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dc.contributor.authorKOSIC, Ankica
dc.contributor.authorKRUGLANSKI, Arie
dc.contributor.authorPIERRO, Antonio
dc.contributor.authorMANNETTI, Lucia
dc.identifier.citationJournal of Personality and Social Psychology, 2004, 86, 6, 796-813
dc.description.abstractThree studies found support for the notion that the quality of immigrants’ acculturation to the host culture is interactively determined by these individuals’ need for cognitive closure (Kruglanski [amp] Webster, 1996) and the “reference group” they forge upon their arrival in the new land. If such reference group is fashioned by close social relations with the immigrants’ co-ethnics—the higher the immigrants’ need for closure the weaker their tendency to assimilate to the new culture, and the stronger their tendency to adhere to the culture of origin. By contrast, if the “reference group” on entry is fashioned by close relations with members of the host country—the higher their need for closure the stronger their tendency to adapt to the new culture, and the weaker their tendency to maintain the culture of origin. These findings obtained consistently across three immigrant samples in Italy, one Croatian and the two Polish, and across multiple different measures of acculturation.en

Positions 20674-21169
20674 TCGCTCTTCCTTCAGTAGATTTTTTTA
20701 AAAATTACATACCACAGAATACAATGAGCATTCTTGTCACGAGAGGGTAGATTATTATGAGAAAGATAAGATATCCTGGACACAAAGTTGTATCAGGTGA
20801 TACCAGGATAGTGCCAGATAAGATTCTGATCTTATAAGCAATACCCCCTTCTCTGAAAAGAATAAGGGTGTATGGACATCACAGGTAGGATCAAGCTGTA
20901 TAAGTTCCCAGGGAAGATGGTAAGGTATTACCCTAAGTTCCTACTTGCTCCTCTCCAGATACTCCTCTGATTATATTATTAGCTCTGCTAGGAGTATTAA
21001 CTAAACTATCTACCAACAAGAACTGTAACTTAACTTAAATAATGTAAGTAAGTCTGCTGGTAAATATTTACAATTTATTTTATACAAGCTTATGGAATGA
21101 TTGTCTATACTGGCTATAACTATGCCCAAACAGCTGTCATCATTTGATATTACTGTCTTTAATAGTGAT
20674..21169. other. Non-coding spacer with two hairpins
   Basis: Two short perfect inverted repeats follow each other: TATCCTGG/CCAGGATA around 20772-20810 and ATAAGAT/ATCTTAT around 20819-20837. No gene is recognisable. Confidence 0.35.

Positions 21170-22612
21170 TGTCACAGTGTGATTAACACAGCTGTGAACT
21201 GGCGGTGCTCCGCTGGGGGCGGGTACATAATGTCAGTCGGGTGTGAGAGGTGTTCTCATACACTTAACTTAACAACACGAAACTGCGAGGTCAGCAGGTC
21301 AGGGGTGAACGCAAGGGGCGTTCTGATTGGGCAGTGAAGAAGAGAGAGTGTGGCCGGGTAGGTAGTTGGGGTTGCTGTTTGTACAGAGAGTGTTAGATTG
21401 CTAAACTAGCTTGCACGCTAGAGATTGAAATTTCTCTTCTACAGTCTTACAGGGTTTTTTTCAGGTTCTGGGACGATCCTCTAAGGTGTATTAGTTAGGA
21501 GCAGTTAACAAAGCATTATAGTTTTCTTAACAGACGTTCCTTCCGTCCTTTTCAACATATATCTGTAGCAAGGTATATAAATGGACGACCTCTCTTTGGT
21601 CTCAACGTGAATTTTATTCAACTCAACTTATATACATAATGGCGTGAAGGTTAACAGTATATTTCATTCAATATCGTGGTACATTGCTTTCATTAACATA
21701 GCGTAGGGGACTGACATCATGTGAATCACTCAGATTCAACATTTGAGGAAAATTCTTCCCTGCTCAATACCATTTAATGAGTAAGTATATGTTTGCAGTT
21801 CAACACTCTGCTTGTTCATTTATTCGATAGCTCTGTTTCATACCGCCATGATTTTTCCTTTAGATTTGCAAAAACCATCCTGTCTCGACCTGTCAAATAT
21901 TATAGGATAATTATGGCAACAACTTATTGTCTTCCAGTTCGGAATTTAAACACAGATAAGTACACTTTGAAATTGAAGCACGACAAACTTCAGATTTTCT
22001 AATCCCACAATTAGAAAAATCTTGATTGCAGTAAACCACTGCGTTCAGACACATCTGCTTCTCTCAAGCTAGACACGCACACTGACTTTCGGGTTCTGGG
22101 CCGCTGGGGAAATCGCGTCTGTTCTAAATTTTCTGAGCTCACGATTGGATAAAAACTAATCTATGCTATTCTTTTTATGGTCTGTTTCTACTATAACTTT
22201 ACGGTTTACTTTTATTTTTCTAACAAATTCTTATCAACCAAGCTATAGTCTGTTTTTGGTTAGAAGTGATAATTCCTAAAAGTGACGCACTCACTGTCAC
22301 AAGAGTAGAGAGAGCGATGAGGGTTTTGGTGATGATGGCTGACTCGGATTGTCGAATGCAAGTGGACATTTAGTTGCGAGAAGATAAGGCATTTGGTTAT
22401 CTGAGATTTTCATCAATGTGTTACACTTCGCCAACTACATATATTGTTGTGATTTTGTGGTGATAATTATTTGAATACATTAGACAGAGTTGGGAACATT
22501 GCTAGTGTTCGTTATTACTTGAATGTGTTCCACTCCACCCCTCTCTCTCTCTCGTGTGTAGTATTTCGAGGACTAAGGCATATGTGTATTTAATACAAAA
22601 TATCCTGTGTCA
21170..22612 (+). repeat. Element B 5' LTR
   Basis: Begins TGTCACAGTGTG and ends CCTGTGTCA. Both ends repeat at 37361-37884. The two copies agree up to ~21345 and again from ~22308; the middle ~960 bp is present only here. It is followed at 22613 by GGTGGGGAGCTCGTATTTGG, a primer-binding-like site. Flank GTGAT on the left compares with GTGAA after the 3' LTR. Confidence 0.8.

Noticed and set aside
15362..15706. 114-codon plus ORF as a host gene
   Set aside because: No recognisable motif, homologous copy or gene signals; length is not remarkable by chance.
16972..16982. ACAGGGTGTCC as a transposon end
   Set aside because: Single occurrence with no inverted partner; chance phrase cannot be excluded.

dc.titleThe Social Cognition of Immigrants' Acculturation: Effects of the Need for Closure and the Reference Group at Entryen

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